One of the most cited passages of the Kerner Commission report reads: "our nation is moving toward two societies, one black, one white – separate and unequal." The report blamed discrimination and said segregation and poverty have created destructive conditions in black ghettoes totally unknown to white Americans.
"The Kerner Commission report points a finger basically at the United States and says look, this is going on in these racialized communities, and we should do something about it,” said Bell.
The report says Tampa leaders prided themselves on good race relations. However, in 1967, there were no Blacks in power to represent their needs, most Black children never reached the eighth grade and more than half of Black men worked in unskilled jobs.
"There was a lot of frustration that came out, and it was expressed through the disturbance,” said Gray.
Hearns said the unrest of 2020 is been bubbling for years, and cites the riot of 1967 in Tampa is an example.
"That's all they could see, was the violence. But, that was a reaction to decades and decades of segregation and discrimination and racism. And that's the same story today,” he said. “That's why these young people (are) out marching. George Floyd, of course, that was the match that lit the fire that burned down the house of, I guess, neglect and denial..."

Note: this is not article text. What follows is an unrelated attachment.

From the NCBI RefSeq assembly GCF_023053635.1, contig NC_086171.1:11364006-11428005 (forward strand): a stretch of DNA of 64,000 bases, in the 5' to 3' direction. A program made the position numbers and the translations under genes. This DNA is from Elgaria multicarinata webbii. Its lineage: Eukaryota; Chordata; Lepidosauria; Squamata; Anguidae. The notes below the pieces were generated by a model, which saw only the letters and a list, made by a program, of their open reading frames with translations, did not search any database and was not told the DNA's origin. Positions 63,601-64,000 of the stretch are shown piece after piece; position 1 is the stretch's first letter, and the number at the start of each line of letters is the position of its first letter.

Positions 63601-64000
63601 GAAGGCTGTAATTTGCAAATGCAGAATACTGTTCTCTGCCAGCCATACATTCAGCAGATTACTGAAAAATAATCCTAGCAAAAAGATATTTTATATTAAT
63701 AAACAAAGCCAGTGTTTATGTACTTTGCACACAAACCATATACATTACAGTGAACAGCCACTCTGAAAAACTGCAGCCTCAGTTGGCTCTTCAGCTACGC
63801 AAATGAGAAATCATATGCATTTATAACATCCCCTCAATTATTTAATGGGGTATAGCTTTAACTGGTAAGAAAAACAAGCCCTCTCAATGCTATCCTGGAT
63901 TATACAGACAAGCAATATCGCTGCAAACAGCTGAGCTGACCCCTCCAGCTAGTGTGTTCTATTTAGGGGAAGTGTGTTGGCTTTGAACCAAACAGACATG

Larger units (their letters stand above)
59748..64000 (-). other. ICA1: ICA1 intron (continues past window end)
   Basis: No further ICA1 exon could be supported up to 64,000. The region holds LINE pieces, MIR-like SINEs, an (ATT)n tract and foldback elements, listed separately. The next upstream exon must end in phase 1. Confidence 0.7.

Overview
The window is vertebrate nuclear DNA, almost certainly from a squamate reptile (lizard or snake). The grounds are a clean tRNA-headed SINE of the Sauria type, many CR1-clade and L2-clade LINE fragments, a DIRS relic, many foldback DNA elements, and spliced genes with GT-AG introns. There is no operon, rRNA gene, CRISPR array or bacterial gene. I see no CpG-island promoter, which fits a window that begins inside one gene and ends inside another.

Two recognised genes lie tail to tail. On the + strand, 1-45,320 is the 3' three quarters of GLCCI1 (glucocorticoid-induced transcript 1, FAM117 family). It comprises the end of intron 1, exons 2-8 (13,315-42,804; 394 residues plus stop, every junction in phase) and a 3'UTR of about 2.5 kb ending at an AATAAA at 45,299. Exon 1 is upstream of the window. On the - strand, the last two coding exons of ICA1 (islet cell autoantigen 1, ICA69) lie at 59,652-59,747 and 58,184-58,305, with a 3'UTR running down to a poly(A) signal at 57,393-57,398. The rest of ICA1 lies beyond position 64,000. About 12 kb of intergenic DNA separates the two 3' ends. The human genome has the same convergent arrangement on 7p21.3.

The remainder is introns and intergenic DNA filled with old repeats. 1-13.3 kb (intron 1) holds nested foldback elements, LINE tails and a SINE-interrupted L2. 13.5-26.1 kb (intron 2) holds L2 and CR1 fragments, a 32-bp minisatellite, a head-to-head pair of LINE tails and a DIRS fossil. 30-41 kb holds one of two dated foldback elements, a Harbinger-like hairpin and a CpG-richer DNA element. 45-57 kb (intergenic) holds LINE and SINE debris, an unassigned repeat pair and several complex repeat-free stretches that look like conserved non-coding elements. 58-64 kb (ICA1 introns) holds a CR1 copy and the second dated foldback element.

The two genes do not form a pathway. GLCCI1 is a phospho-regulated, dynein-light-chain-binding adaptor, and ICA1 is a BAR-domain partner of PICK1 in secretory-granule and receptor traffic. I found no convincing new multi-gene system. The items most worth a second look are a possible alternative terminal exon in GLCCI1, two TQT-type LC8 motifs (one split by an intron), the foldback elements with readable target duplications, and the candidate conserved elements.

George Floyd's death sparked worldwide outrage. Cellphones and social media made that possible.
However, for a similar death in 2014, there were no hashtags or viral videos, just the dashcam video from a Tampa police cruiser off Central Avenue…a few miles from where Martin Chambers was killed.
"There's a certain level of manhood that was lost,” Kareem Young told 10 Tampa Bay in 2020 after George Floyd’s death.
His father, 63-year-old Arthur Green Jr., was driving near Central Avenue and Paris when someone called 911. The police report says he was driving erratically and hit two cars. When police arrived, the officers tried to get Green out of the car but said he refused commands. Eventually, they used force to get him on the ground.
Green was having a diabetic emergency.
"Officer Portman put his knee on Mr. Green's back and neck while the other officer pushed his knees forward. This caused what's called positional asphyxiation,” Paul Rebein told 10 Tampa Bay in 2020. “It's the same thing that happened to George Floyd, where your lungs are compressed. You're unable to breathe, and sadly, Mr. Green died as a result of the actions of the police department."
The official autopsy from Hillsborough County says Green died a natural death from an acute hypoglycemic episode due to diabetes. An independent report adds restraint asphyxia and says officers held Green down for three minutes and 21 seconds.
There are no criminal charges in the case.
The Green family is suing the city of Tampa. A city representative said no one could comment on the case due to pending litigation.
"It's disappointing for something to happen systematically and continuously…Sadly enough, our case isn't the only case like this...” said Young.
"During the time of my father's demise and here today as we look at George Floyd but we look all across the nation, we start seeing the commonality...” he said. “And if it takes these types of sacrificial moments for people to notice...then, we are reluctantly in a position to say, 'Okay, let's make this mean something greater than just what happened to our family...'"
The civil trial related to Arthur Green Jr.’s death is slated for December 2021.